9. You go Brittany!! I agree some mobilization is good. Please don’t be pounding a hospital floor and turning patients when you’re 50 . A friend of mine who has Osteoarthritis and a new knee did that for 30 years and it was killing her, the hospital finally gave her a desk job. Now,that said, I don’t want to spoil your dreams-so how about becoming a CNP or PA. Then you’re working in a clinic setting and not walking for miles on tiled hallways.

    From the character you have shown here, and I fancy myself a good judge of character, I think you would have no trouble taking on the extra couple years to acheive this. I know it. Turn the negative of this AS into a positive. Get revenge on it by USING it to do better things.

    PS-I think once you get a regular regime of AS treatment-you’ll be feeling better too.

  10. Hi Brittany. I too was going to school for nursing when alot of this came about with me. I’m 30 yrs-old now and switched majors three times and now just trying to stay working. Things have changed for me, but with hope I am hoping my new Rheumatologist can treat me better than the last one. I think the thing for me noticing some of the things I can’t do anymore because of our disease, I really appreciate the things I still can. I was so busy trying to get somewhere in life that I really didn’t take the time to really enjoy it. Going through the meds are rough on you and I’m sorry you have to go through that. I fully agree with what Derek said all the way! Nursing will be very rough for you to do as time goes on. Just a thought! Hang in there!! Thank you soooo much for sharing your story!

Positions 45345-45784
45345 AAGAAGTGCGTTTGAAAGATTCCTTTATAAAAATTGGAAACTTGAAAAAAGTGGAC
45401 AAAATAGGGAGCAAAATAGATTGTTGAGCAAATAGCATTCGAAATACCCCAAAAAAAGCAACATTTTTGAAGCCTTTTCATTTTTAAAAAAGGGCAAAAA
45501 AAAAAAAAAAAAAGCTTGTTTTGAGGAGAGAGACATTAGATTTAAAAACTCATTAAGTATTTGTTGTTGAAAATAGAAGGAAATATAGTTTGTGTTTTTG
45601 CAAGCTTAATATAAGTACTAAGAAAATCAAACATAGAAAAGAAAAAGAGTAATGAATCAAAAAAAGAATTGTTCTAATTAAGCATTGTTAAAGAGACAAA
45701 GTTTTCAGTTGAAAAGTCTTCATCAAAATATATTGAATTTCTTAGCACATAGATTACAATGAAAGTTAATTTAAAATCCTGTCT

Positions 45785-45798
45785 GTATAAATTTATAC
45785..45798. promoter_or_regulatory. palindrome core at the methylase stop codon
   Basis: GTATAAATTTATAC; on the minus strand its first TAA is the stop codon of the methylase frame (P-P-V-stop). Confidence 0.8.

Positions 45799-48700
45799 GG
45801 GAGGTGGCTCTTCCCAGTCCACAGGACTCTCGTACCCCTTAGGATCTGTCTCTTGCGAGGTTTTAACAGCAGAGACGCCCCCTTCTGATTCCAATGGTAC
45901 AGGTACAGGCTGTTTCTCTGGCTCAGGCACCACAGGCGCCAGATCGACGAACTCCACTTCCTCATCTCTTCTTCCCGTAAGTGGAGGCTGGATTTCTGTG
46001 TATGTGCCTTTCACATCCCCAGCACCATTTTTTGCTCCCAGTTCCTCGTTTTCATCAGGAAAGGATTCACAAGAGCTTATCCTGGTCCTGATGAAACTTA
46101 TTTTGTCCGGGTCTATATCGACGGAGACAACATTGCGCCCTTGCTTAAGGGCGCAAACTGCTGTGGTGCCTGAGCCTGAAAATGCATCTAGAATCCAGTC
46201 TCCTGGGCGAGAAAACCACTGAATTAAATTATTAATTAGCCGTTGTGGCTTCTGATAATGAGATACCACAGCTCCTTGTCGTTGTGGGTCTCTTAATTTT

11. How can I get one of the A.S braclets

  12. Dear Brittany,
    Thank you so much for sharing your story with us.
    Sincerely Cookie

  13. TNFs are suggested to be the best for AS. Methothrexate and to lesser extent sulfasalazine (this is not exactly for AS but mught be ok for some people for temporary treatment if others options are not available. NSAIDS are not a long term option.